We identified 173,758 eligible acute care visits to primary care during the study period. Shorter (15-min) appointments accounted for 6.5% (N = 11,222) of the visits, while appointments scheduled for ≥ 30-min comprised 93.5% (N = 162,536). Prior to matching, the majority (63.8%) of 15-min appointments were scheduled in the FM practice, while longer appointments were more evenly distributed between the practice areas (52.1% in FM and 47.9% in CIM) (Table 1). Longer appointments were more frequently scheduled with trainee physicians and for patients with limited English proficiency and a higher number of comorbidities. Visits with chief complaints related to congenital anomalies, mental illness, blood diseases, the circulatory system, digestive system, or musculoskeletal system, as well as endocrine or metabolic diseases, immunity disorders, injuries, and ill-defined conditions were more likely to have a longer appointment scheduled.

Table 1 Distribution of Population Characteristics and Propensity matched covariate balance

We matched 11,222 15-min appointments to a comparable ≥ 30-min appointment visit, resulting in a final matched cohort of N = 22,444 visits. After performing one-to-one propensity score matching, substantial balance was achieved between the two groups, with all match characteristics having a standardized difference below 5% (Table 1). Differences in additional baseline demographic characteristics not used as part of the matching process also substantially improved after matching.

There were no significant differences in the crude rates of repeat acute care visits between the appointment length groups (Table 2). Shorter appointment lengths had a lower rate of 7-day ED visits (1.8% vs. 2.2%, p = 0.03) and hospitalizations (0.7% vs. 1.0%, p < 0.01) compared to longer appointment lengths. Longer appointments were also followed by higher rates of laboratory (38.3% vs. 30.5%, p < 0.001) and diagnostic imaging services (28.2% vs. 17.2%, p < 0.001). These findings held true when excluding same day diagnostic services as part of our sensitivity analyses (see Additional file 4, Tables D5 and D7).

Table 2 Summary of crude outcome rates (within 7 days) across appointment length

Multivariate analyses showed no significant effect of scheduled appointment length on repeat visits (OR = 0.983, CI: 0.873,1.106) or ED visits (OR = 0.856, CI: 0.700, 1.047) (Fig. 1). Indeed, the strongest risk factor for repeat visits and subsequent ED visits was a history of greater ED utilization in the 6 months prior to the index visit (see Additional File 4, Tables D1-D2). Shorter appointment lengths were associated with a lower likelihood of subsequent hospitalizations (OR = 0.689, CI: 0.504, 0.941), laboratory services (OR = 0.682, CI: 0.643, 0.724), and diagnostic imaging services (OR = 0.499, CI: 0.466, 0.534) compared to longer appointment lengths (Fig. 2). Female patients were more likely to have subsequent laboratory services compared to male patients (OR = 1.296, CI: 1.184, 1.419) (see Additional file 4, Tables D3-D7). No other measures were significantly associated with our outcomes of interest.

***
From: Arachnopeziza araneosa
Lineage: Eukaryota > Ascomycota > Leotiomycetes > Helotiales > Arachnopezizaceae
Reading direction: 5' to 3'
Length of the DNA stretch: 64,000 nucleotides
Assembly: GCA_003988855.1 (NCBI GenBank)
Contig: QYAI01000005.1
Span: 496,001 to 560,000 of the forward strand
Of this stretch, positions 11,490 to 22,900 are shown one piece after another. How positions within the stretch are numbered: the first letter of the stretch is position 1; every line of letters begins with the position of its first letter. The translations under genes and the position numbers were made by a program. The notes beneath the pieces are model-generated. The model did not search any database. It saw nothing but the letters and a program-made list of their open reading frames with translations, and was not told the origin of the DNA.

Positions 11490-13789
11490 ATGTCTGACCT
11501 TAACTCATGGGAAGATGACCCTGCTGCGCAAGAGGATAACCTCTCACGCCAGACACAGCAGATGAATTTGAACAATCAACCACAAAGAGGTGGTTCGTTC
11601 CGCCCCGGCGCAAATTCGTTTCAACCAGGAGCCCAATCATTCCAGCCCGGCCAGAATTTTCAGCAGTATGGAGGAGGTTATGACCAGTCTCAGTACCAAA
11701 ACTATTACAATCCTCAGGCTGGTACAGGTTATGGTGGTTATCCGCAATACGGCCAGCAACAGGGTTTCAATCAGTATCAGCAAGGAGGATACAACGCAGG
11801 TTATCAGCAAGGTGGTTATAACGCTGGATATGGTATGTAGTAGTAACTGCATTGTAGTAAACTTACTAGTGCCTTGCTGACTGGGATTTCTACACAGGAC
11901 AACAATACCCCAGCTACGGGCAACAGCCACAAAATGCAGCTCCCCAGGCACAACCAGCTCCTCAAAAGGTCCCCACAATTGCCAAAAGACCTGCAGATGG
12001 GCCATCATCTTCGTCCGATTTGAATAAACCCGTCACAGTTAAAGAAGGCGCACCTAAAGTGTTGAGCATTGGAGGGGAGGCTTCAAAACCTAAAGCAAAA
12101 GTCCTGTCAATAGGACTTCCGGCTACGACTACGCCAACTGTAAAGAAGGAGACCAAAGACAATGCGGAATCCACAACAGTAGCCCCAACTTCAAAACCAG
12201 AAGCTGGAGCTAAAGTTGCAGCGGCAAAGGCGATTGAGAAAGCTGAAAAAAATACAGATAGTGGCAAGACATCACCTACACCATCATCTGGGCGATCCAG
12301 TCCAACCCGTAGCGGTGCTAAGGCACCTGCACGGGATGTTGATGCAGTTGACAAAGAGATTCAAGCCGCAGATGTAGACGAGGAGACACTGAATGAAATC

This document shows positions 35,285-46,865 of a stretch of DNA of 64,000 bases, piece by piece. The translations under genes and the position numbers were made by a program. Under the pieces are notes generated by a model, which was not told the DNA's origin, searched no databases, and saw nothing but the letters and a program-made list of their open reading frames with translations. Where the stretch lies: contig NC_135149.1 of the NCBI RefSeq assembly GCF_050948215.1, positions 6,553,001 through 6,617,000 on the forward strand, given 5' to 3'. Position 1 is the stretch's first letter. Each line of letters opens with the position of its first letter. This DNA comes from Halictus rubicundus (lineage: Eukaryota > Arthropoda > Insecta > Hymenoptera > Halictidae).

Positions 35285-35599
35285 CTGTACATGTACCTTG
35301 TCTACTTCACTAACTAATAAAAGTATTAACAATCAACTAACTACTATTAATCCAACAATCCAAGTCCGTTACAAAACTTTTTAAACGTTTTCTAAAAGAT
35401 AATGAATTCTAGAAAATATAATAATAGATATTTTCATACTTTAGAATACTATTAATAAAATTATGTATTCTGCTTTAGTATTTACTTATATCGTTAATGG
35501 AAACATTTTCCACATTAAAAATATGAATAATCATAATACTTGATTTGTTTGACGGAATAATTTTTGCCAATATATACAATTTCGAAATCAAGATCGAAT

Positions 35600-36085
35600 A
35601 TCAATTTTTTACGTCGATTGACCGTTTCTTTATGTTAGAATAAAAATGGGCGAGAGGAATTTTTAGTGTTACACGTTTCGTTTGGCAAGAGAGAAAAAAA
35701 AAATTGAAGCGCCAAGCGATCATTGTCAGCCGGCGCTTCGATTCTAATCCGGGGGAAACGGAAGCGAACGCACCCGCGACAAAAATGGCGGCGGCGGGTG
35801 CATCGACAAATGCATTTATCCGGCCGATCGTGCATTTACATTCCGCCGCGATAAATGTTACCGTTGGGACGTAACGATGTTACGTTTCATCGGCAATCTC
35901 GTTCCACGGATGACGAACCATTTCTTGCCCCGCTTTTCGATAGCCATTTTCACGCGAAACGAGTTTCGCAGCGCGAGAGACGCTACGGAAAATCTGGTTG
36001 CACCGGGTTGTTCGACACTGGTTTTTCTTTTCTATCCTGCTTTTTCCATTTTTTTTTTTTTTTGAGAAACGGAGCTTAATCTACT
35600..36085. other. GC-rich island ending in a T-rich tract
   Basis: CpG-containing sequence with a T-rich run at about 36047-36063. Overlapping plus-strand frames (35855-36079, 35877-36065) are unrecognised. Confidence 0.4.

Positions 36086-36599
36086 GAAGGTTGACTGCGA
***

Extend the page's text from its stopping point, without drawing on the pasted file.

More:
Fig. 1
figure 1

Effect of primary care appointment length on ED visits and hospitalizations within 7 days of the index appointment

Fig. 2
figure 2

Effect of primary care appointment length on repeat visits, diagnostic laboratory, and imaging services obtained within 7 days of the index appointment

None of the upper confidence limits for repeat visits (UCL = 1.106), laboratory services (UCL = 0.724), and diagnostic imaging services (UCL = 0.534) exceeded the non-inferiority threshold of an OR of 1.2 (i.e., 20% higher likelihood) (Fig. 2). Similarly, the upper confidence limits for subsequent ED visits (UCL = 1.047) and hospitalizations (UCL = 0.941) fell below the non-inferiority threshold of an OR of 1.1 (i.e., 10% higher likelihood) (Fig. 1). These findings indicate that shorter scheduled appointments are non-inferior to longer scheduled appointments for all primary study outcomes.


Real-time evaluation of practice changes to assess for unanticipated and undesired outcomes is necessary to ensure that care delivery is safe, timely, effective, equitable, efficient and patient-centered [40]. Our study aimed to fill a critical knowledge gap by assessing whether 15-min primary care appointments represent a non-inferior option to traditional 30-min or longer appointments with respect to need for repeat primary care visits, ancillary diagnostic studies (laboratory and imaging tests), and ED visits and hospitalizations. We found that when propensity score matched on important patient and visit characteristics, patients seen for 15-min appointments did not incur greater healthcare utilization within seven days of the index visit, demonstrating that shorter appointments may provide a non-inferior option for scheduling when used for carefully selected patient populations.